Castro continued by speaking about a topic that has been frequently discussed among the candidates, government buybacks of guns. Castro pointed out that he doesn’t like the idea of a mandatory buyback program since some people have not been able to define it. Furthermore, Castro states that if authorities are not going door-to-door then it isn’t going to be effective.

According to a Pew Research Center study conducted using data from the Center for Disease Control and Prevention, 39,773 people died from gun-related incidents in the U.S. in 2017. The deaths came from suicides, murder, law enforcement, accidents, and undetermined circumstances.

Castro also made a point to name the latest victim of deadly police violence.

Atatiana Jefferson was home in Fort Worth, Texas with her nephew playing video games when neighbors called the police to check up on Jefferson. The officer who killed Jefferson, Aaron Y. Dean, resigned before he could be fired, according to The New York Times and has been charged with murder in the death. It is also reported that there have been six police-involved killings in the Fort Worth area this year.

Beto O’Rourke doubled down on his plan to create a mandatory buyback program of assault rifles.

If someone does not turn in an AR-15 or an AK-47, one of these weapons of war, or brings it out in public and brandishes it in an attempt to intimidate, which we saw when we were at Kent State [University] recently, then that weapon will be taken from them,” former Congressman O’Rourke told the audience when asked about finding the weapons and taking them away. “If they persist, there will be other consequences from law enforcement. But the expectation is that Americans will follow the law.”

Bernie Sanders, fresh from a health scare, let the billionaires have it.

“When you have a half-million Americans sleeping out on the streets today; when you have 87 million people uninsured or under-insured; when you have hundreds of thousands of kids who cannot afford to go to college and millions struggling with the oppressive burden of student debt,” Sanders said. “Then you also have three people owning more wealth than the bottom half of American society, that is a moral and economic outrage and that truth is we cannot afford to continue this level of income and wealth inequality and we cannot afford a billionaire class whose greed and corruption has been at war for 45 years.”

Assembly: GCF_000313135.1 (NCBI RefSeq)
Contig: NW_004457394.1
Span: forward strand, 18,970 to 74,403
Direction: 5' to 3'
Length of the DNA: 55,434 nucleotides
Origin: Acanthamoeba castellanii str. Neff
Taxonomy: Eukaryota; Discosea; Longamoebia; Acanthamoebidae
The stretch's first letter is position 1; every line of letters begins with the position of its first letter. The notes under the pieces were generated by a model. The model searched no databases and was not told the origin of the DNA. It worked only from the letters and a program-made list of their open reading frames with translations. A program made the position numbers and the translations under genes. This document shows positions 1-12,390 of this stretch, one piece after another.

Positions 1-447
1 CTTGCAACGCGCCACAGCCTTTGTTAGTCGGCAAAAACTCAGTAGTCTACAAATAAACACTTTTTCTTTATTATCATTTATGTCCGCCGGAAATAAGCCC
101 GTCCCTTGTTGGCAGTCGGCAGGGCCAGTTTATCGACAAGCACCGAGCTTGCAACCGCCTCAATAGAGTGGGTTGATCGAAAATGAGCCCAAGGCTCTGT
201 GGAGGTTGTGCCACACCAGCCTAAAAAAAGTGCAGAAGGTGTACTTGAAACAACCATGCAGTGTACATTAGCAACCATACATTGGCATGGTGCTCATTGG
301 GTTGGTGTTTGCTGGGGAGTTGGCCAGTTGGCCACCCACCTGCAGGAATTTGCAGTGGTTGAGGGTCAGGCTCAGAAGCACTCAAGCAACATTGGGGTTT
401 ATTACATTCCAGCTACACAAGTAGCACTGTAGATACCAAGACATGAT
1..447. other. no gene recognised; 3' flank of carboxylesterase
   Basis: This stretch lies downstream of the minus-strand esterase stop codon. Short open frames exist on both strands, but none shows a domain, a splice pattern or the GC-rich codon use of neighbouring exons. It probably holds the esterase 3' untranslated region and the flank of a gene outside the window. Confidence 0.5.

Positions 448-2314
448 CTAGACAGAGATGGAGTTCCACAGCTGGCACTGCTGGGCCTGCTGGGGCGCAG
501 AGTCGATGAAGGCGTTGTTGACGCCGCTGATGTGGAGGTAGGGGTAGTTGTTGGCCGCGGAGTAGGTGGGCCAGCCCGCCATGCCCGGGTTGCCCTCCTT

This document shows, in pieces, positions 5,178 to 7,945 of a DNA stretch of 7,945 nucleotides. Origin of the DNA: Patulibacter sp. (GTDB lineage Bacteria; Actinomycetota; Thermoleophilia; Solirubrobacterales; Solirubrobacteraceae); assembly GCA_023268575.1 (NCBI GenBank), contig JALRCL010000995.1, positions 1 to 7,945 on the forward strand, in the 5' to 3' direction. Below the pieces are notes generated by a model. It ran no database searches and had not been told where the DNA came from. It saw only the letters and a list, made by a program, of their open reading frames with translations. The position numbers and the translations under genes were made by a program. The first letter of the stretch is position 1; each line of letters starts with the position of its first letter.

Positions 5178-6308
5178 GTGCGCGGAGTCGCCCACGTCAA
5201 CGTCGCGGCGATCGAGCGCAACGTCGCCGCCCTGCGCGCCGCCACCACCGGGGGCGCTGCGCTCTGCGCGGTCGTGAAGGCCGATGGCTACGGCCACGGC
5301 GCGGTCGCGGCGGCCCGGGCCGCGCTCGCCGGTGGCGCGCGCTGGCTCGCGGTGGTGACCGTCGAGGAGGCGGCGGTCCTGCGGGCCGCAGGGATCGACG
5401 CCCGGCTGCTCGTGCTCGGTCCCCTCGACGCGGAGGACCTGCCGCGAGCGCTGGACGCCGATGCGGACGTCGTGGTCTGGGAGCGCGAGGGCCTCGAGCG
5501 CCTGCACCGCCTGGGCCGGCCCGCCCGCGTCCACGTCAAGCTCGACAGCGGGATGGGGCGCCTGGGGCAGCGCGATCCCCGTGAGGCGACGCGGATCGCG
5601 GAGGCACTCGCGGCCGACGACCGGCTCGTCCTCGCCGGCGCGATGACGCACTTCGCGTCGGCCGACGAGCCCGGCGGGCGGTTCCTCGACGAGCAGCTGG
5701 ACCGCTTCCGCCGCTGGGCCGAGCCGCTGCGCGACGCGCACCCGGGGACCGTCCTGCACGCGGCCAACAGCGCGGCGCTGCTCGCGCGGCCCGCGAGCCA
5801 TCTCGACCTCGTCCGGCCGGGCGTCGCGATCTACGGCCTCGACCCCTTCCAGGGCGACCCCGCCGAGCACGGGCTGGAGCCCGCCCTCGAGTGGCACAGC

The night was filled with other candidates bringing up issues of the opiate crisis, Russian meddling in American democracy, the need to bring dignity back to jobs, and Biden was confronted about the Ukrainian scandal his son is involved in.

READ: From Gun Reform To Immigration, Here Are The Highlights Of Last Night’s #DemDebate

Ecuador Was In Chaos After Massive Protests But The Government Has Reached A Deal With These Indigenous Activists

Things That Matter

Ecuador Was In Chaos After Massive Protests But The Government Has Reached A Deal With These Indigenous Activists

@democracynow / Twitter

Ecuador’s government announced a round of talks with leaders of the Indigenous groups who have been mobilizing against the government in a move to end the violence and chaos that has racked the nation for more than a week.

President Moreno announced he would withdraw the country from a deal reached with the IMF that many said would cause the greatest harms to the country’s most vulnerable populations.

In a major address, President Lenin Moreno announced he had struck a deal with indigenous leaders to cancel a disputed austerity package.